Staff members of the tax authority exercise powers delegated to them by the authority, whose role it is to administer taxation legislation. The powers they exercise, and the responsibilities they bear, are substantial. Like other categories of tax professionals, they need to be accountable for their actions and their activities properly regulated.
We are conscious of arguments that if standards and regulatory arrangements are to be applied to tax professionals, they should apply irrespective of whether the professionals in question are in the public or the private sector. While we understand these views, the circumstances of public and private sector employment are in major respects fundamentally different, and it simply is not the case that a single set of standards or regulatory arrangements can be made to govern both.
Tax authorities are accountable to governments and legislatures. This accountability takes various forms, which may include government Audit Offices, Ombudsmen and scrutiny by Parliament, not only through the parliamentary questions process but also through parliamentary committees.
At an individual level, tax officers will be subject to the requirements of the legislation under which they are employed, and frequently legislation relating to the accountability to Ombudsmen, as well as privacy legislation and legislation concerned with the rights to information, none of which are applied to private sector tax professionals. They will also usually be subject to strict secrecy requirements.
In many cases, this legislation and associated regulations establish for individual officers a regulatory framework which is comparable with the private sector. In addition, there will be ethical codes and guidelines on official conduct which make it clear that tax officers are expected to achieve and maintain a high standard of conduct and work performance.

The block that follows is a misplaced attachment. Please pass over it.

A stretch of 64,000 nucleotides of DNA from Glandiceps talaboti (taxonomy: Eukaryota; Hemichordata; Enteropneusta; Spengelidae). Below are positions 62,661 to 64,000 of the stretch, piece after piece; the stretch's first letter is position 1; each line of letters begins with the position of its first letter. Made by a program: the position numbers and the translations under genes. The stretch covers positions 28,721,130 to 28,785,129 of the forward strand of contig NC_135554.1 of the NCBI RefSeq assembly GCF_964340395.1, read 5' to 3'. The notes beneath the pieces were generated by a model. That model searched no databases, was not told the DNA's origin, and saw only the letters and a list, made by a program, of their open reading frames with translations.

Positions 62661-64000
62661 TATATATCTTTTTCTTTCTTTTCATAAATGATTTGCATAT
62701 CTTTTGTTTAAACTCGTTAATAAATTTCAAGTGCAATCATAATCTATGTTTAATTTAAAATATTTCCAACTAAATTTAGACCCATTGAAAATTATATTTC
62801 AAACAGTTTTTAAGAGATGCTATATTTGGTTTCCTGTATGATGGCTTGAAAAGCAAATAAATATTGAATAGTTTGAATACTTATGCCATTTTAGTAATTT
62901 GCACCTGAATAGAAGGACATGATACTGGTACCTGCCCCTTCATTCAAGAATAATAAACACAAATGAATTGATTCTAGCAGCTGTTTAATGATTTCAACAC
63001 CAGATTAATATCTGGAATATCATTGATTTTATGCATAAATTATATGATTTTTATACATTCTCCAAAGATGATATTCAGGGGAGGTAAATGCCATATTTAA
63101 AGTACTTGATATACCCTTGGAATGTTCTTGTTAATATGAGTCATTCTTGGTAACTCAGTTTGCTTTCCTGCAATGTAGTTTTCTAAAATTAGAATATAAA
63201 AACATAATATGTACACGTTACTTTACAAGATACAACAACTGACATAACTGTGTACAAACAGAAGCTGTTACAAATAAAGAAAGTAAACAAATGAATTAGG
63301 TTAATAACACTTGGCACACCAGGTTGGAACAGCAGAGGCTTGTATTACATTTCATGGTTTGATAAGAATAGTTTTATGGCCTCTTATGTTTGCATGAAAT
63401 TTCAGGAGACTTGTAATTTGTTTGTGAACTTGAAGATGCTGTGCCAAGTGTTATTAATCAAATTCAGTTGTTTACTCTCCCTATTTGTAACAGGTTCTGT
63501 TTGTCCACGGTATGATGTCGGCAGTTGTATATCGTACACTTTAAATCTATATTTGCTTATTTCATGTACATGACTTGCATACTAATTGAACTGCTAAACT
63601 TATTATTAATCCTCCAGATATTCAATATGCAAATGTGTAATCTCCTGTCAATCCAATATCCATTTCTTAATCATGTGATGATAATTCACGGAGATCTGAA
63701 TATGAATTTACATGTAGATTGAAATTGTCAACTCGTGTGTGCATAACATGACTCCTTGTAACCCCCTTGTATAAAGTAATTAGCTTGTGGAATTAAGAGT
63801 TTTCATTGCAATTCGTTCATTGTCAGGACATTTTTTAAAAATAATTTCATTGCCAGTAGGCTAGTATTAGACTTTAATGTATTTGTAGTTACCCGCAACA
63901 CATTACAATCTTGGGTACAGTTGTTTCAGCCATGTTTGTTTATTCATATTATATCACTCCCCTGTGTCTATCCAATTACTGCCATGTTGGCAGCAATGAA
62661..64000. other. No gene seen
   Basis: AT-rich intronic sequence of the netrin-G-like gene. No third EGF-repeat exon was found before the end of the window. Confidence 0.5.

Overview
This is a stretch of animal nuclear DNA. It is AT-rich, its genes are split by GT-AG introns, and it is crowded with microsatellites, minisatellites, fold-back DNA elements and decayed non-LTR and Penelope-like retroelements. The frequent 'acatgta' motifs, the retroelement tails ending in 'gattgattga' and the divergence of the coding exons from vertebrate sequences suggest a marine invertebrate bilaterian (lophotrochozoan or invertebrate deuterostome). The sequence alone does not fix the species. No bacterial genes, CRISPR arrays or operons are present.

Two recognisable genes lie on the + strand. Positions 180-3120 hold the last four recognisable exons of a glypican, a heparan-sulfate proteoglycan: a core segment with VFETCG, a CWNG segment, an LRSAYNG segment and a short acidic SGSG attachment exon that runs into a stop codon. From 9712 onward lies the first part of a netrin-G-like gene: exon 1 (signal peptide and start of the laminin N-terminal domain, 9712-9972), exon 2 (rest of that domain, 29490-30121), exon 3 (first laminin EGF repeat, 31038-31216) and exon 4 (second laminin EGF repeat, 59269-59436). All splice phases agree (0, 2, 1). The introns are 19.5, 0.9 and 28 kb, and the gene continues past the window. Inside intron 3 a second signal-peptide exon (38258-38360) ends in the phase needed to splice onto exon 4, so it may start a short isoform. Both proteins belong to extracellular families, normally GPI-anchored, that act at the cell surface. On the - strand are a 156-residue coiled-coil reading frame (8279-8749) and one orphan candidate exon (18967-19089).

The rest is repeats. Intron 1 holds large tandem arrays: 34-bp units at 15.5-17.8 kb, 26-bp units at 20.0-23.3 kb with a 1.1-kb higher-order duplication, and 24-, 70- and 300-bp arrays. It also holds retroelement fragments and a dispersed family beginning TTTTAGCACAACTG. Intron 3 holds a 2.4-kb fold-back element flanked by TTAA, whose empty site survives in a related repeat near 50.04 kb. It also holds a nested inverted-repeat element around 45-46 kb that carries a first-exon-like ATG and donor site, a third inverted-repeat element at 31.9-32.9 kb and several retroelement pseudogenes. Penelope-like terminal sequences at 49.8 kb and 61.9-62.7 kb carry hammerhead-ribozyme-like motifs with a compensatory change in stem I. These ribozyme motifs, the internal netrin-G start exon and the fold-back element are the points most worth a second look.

Such codes should ensure that individual officers understand that they have an obligation to:
- perform their official duties in a fair and unbiased way;
- observe Acts, regulations, determinations, awards, instructions and lawful directions that relate to their official duties;
- provide service and advice on entitlements and departmental processes to members of the public in a professional way;
- treat colleagues and members of the public with courtesy and sensitivity to their rights, duties and aspirations;
- behave at all times in a manner that maintains or enhances the reputation of the tax authority in question.
Necessarily, these obligations require in turn that tax authorities as responsible employers provide the necessary training to ensure that their officers can act in accordance with these standards, and carry out ongoing monitoring and ethical support to ensure that those standards are maintained.
We do not doubt that in most cases, tax authorities do this to a high level. Our survey results state this. Nevertheless, as tax laws change and become even more complex, this becomes an even greater challenge. The increasing level of cooperation between tax authorities should lead to a widening of the skills base.